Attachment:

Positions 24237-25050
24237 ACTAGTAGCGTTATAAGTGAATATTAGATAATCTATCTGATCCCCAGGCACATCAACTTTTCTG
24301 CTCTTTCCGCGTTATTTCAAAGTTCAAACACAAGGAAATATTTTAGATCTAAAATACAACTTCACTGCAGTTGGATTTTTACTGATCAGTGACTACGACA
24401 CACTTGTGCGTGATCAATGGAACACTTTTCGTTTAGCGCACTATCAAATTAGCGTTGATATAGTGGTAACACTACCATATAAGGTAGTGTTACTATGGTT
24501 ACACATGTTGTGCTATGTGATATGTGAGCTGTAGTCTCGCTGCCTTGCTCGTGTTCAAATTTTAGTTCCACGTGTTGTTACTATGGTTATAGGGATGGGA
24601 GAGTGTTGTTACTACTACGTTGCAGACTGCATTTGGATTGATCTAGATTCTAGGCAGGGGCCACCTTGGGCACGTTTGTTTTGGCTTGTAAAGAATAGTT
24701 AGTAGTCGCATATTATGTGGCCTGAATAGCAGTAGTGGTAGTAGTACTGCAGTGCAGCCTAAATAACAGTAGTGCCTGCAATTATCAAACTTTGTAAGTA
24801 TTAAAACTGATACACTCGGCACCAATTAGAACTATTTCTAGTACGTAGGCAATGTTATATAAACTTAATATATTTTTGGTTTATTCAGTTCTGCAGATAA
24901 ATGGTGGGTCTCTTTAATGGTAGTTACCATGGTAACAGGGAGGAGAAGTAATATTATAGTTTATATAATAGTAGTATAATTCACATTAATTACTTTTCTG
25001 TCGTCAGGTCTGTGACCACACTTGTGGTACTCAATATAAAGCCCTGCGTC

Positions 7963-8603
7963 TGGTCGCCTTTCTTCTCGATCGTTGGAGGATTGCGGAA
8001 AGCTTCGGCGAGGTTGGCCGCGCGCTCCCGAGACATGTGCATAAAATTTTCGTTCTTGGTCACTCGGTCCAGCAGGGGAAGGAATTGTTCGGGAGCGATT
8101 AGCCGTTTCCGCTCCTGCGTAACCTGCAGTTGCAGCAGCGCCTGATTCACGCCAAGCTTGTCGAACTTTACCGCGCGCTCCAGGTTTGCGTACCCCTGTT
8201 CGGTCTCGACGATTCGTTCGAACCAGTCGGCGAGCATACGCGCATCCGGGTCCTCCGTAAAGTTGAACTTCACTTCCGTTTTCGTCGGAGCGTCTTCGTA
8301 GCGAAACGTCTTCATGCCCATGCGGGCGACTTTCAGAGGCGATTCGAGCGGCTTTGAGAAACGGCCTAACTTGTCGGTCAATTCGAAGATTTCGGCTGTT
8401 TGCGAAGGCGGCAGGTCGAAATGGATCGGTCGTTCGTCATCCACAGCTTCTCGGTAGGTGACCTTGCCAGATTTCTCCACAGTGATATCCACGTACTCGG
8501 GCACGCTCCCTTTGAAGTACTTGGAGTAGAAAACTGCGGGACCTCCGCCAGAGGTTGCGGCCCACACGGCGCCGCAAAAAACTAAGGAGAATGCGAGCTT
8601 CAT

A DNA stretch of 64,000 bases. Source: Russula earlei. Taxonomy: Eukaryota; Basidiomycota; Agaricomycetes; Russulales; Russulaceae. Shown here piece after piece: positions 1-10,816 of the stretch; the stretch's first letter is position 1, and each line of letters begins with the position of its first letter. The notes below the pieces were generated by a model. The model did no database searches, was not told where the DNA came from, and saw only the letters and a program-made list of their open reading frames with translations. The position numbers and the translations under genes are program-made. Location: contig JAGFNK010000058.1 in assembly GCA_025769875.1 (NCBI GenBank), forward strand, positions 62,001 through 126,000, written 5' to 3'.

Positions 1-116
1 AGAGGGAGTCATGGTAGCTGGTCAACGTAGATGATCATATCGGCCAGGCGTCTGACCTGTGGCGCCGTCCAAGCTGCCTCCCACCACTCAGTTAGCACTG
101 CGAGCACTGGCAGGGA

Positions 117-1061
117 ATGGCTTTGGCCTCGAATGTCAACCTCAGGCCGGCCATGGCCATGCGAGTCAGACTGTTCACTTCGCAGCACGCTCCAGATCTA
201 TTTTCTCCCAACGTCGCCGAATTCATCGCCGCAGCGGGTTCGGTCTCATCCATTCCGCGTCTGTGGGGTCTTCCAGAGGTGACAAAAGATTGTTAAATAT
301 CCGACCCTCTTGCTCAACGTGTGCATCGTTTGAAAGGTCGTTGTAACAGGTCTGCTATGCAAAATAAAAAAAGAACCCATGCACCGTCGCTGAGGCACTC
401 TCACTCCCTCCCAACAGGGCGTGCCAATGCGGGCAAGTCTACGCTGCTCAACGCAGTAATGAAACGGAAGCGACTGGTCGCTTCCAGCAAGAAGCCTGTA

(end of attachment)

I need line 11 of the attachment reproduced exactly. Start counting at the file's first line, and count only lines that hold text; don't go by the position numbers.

Positions 7963-8603